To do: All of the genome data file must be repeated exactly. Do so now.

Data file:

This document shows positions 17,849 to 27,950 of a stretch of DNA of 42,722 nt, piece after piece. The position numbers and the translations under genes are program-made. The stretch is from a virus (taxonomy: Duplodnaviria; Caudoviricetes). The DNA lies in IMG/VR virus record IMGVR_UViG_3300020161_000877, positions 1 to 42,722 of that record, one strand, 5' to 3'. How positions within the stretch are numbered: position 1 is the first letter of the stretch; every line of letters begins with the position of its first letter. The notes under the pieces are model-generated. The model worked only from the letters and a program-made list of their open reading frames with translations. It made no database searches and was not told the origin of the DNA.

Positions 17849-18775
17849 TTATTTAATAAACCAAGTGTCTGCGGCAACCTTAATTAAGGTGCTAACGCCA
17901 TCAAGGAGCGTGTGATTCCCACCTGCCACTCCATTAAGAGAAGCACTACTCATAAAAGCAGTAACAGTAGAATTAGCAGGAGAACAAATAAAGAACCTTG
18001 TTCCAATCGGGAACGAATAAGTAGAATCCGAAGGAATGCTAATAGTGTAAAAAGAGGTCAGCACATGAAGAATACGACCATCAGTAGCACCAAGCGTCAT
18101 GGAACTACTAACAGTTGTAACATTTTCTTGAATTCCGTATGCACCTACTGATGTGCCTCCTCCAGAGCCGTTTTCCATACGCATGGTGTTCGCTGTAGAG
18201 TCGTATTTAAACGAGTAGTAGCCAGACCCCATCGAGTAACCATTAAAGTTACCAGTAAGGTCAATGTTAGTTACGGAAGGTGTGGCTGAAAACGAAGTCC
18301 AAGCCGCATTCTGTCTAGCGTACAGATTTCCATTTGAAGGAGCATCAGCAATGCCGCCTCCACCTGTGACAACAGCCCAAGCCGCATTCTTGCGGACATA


This document shows positions 17,849 to 27,950 of a stretch of DNA of 42,722 nt, piece after piece. The position numbers and the translations under genes are program-made. The stretch is from a virus (taxonomy: Duplodnaviria; Caudoviricetes). The DNA lies in IMG/VR virus record IMGVR_UViG_3300020161_000877, positions 1 to 42,722 of that record, one strand, 5' to 3'. How positions within the stretch are numbered: position 1 is the first letter of the stretch; every line of letters begins with the position of its first letter. The notes under the pieces are model-generated. The model worked only from the letters and a program-made list of their open reading frames with translations. It made no database searches and was not told the origin of the DNA.

Positions 17849-18775
17849 TTATTTAATAAACCAAGTGTCTGCGGCAACCTTAATTAAGGTGCTAACGCCA
17901 TCAAGGAGCGTGTGATTCCCACCTGCCACTCCATTAAGAGAAGCACTACTCATAAAAGCAGTAACAGTAGAATTAGCAGGAGAACAAATAAAGAACCTTG
18001 TTCCAATCGGGAACGAATAAGTAGAATCCGAAGGAATGCTAATAGTGTAAAAAGAGGTCAGCACATGAAGAATACGACCATCAGTAGCACCAAGCGTCAT
18101 GGAACTACTAACAGTTGTAACATTTTCTTGAATTCCGTATGCACCTACTGATGTGCCTCCTCCAGAGCCGTTTTCCATACGCATGGTGTTCGCTGTAGAG
18201 TCGTATTTAAACGAGTAGTAGCCAGACCCCATCGAGTAACCATTAAAGTTACCAGTAAGGTCAATGTTAGTTACGGAAGGTGTGGCTGAAAACGAAGTCC
18301 AAGCCGCATTCTGTCTAGCGTACAGATTTCCATTTGAAGGAGCATCAGCAATGCCGCCTCCACCTGTGACAACAGCCCAAGCCGCATTCTTGCGGACATA